Dr. Ira C. Bardwell, a native of the state of New York, located in Rochester in 1856 and in 1859 moved to Pleasant Grove and for a number of years was the only physician of the place. A tragic event in the history of the new community occurred in the year 1860. Jacob D. Bunce was a storekeeper in the village, having come there in 1855; John C. Chandler, who had been in the village about four years, was a blacksmith; Chandler's age was about forty-five years, and Bunce's thirty-six. On the afternoon of the 22d of May, Chandler went into Bunce's store, and an altercation followed about an account between the two. Each accused the other of lying, and Bunce ordered Chandler out of the store, and he refused to go, whereupon Bunce endeavored to put him out. The two men were pretty evenly matched, Chandler being rather tall and muscular, and Bunce shorter and stout. Bunce had picked up an iron weight. Bunce had succeeded in pushing Chandler out the door and, when he was about three feet away, threw the weight at him, striking him on the temple and breaking the skull. Chandler fell unconscious and was taken home. The skull was trephined by Dr. E. C. Cross, of Rochester, without success, and Chandler died the next morning. Bunce had a preliminary examination before Justice Samuel Barrows, at Pleasant Grove, and was tried in the district court the next May, on an indictment for murder. He was prosecuted by J. A. Leonard, county attorney, and William H. Yale, of Winona, and defended by E. A. McMahon and Stiles P. Jones, of Rochester, and Benjamin Franklin, of Winona. The trial was closely contested and resulted in a verdict of guilty of manslaughter in the fourth degree, and a sentence by Judge Thomas Wilson of one year's imprisonment in the county jail and a fine of $1,000. The next November he was pardoned by Governor Ramsey, after about six months' imprisonment. The petition for the pardon was signed, among others, by six of the jurymen who had convicted him. Mr. Bunce removed to Rochester, where he kept a grocery store till 1878, when he removed to Redwood Falls, Minnesota, where he died in 1882.

The first Masonic lodge in the county was organized in the village in 1856. It has had a prosperous existence and meets in a well-furnished hall of its own. The first officers were: Worshipful master, George P. Budling; senior warden, George W. Green; junior warden, Jacob Ginter.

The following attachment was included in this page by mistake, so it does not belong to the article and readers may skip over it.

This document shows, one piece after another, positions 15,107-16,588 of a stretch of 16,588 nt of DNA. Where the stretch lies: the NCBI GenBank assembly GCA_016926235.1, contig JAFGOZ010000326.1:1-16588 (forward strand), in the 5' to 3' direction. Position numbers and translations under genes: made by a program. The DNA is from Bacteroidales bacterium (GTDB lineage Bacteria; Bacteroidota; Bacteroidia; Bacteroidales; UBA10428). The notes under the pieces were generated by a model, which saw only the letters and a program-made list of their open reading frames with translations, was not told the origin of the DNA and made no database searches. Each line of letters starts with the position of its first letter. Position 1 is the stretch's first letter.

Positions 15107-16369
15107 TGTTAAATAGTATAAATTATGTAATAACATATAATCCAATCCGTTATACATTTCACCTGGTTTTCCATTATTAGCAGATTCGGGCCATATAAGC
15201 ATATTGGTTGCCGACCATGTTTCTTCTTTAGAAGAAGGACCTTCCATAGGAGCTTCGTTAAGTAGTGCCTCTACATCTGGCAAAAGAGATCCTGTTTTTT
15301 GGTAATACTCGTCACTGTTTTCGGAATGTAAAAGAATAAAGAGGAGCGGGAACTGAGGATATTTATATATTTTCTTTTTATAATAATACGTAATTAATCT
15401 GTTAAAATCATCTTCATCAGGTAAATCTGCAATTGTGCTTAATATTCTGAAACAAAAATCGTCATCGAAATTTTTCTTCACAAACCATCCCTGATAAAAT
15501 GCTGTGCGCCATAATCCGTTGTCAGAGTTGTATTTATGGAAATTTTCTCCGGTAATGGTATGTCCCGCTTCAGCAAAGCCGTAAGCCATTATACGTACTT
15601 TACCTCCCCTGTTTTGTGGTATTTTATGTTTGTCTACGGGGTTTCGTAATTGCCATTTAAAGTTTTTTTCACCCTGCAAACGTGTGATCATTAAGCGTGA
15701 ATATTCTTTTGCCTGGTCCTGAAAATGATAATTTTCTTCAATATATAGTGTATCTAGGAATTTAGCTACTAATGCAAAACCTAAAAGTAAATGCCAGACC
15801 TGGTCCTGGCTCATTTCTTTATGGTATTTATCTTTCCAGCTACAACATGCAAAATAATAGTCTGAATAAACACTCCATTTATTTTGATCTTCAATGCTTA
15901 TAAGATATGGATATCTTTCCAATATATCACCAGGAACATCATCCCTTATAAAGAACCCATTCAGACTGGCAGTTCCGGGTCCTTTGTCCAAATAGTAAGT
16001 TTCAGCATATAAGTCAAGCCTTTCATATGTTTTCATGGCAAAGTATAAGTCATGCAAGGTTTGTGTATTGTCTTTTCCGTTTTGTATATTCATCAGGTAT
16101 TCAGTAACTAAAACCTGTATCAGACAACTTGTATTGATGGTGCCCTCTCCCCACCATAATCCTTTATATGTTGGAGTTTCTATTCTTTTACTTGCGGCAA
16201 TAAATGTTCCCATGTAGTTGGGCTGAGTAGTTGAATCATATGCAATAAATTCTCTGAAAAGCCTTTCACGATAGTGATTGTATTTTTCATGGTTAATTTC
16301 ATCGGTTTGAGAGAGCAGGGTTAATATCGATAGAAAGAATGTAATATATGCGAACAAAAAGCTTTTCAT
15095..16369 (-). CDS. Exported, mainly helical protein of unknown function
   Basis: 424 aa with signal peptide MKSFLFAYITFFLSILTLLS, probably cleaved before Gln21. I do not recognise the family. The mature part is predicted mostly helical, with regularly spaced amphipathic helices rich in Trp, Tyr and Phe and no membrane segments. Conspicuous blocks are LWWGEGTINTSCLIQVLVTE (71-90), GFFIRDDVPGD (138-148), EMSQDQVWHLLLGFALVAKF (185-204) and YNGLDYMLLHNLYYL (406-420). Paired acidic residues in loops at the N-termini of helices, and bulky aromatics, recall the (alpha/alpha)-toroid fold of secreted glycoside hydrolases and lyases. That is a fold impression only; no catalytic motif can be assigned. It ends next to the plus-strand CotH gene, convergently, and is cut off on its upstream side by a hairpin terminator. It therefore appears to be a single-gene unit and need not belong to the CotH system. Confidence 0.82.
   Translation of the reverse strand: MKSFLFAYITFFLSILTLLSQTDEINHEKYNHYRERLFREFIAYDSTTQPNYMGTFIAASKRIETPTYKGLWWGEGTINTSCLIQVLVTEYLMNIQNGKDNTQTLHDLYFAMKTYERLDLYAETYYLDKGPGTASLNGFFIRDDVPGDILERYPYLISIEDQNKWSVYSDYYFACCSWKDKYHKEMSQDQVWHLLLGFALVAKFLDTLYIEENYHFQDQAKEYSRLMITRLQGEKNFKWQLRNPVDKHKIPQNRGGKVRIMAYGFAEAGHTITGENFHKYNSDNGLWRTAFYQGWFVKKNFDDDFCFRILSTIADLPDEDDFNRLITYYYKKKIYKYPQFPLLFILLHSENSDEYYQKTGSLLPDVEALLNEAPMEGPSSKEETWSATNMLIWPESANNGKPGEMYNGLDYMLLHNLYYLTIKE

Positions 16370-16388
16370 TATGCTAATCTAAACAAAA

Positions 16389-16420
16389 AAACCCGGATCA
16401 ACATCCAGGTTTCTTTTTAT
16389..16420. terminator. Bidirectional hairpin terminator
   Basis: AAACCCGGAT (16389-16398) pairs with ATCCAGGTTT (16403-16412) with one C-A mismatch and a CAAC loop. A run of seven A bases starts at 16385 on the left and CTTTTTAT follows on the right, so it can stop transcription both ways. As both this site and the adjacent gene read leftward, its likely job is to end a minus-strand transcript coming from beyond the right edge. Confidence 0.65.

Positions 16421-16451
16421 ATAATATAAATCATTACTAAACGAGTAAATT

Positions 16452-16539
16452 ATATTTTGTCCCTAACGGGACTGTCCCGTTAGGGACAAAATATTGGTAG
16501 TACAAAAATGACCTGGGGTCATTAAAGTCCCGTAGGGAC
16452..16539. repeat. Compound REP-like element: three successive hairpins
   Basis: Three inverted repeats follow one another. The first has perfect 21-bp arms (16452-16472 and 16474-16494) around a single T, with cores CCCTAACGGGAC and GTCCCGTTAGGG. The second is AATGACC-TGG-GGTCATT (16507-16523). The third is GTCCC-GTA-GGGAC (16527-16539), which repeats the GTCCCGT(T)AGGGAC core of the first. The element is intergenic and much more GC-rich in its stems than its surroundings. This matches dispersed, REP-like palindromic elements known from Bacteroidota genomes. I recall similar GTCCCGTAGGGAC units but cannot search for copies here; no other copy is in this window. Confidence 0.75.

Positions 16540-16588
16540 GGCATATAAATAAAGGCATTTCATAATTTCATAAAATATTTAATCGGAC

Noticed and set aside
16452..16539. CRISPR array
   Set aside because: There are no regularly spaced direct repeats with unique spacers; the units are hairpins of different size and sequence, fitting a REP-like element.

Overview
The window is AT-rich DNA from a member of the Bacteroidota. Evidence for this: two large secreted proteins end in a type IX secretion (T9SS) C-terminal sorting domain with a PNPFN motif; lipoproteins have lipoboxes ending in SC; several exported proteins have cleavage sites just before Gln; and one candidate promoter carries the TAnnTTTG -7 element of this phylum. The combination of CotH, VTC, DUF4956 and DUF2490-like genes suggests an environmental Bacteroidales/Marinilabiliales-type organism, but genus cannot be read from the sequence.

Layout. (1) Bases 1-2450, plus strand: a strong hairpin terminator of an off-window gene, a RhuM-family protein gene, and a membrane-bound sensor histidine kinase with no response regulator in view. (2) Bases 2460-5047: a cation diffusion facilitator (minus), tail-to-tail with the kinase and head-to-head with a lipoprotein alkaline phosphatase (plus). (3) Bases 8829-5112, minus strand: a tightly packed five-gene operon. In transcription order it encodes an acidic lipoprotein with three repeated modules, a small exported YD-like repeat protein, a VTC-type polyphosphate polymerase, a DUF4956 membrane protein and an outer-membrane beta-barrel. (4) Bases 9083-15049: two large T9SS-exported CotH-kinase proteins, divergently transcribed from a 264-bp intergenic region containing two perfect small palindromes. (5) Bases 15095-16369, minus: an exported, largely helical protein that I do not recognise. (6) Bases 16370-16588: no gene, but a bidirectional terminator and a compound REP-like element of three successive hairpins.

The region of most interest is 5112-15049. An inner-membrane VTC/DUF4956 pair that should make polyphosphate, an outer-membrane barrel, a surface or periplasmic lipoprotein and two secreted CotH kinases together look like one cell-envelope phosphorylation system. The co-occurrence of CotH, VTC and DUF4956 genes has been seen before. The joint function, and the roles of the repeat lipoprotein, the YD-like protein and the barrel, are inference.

There is also a lodge of the Modern Woodmen of America. The fiftieth anniversary of the founding of the Christian church was celebrated in June, 1906. There was a very large attendance. The history of the church was read by W. W. Parkinson.

The organization of the public school of the village is peculiar. In 1892, when H. E. Wolf was teacher, the district included in the village was united with one adjoining it, and they are known as a consolidated district. It extends six miles from the school house, and the scholars are taken to and from the school by team, at the expense of the district. George Fordham, the driver, has only been tardy once in the five years of all kinds of weather that the system has been in operation. This plan is not followed as yet by any other district in the county, and by not more than half a dozen in the state, but is very satisfactory to the Pleasant Grove district. The school house is one of the best in the county, a commodious and handsome frame structure and finished throughout with all the latest appliances for teaching. There are two departments of the school, and eighty scholars, nearly all from outside the village. The school board has also the credit of paying the teachers higher salaries than are paid in other schools of the same grade in the county outside of Rochester. The principal is paid $60 a month. The village now comprises about twenty-five houses. with one store, kept by Nutting & Benson; two blacksmith shops, an hotel, kept by Mr. Decker, and two churches, the Christian church, a brick building erected in 1862, and the Methodist Episcopal church, built a few years later.


The Winona & Southwestern Railroad Company in 1890 established a railroad station near the northwest corner of the township and named it after Thomas Simpson, of Winona, who was secretary of the company.

J. C. Haire, from Rochester, built a wind feed mill there in 1890, before the railroad reached there. Its altitude being one of the highest points in the county made it and the village conspicuous from afar. The mill, after a useful existence of nine years, was torn down.

A depot, elevators and warehouses were built and a village grew up. It is the junction of the Great Western Railroad and its Winona branch, and has a store, hotel, two churches, Methodist and Christian, a successful creamery, conducted by Tyler & McCoy and a few residences.

  Olmsted County |Minnesota AHGP 

Source: History of Olmsted County Minnesota, by Hon. Joseph A. Leonard, Chicago, Goodspeed Historical Association, 1910.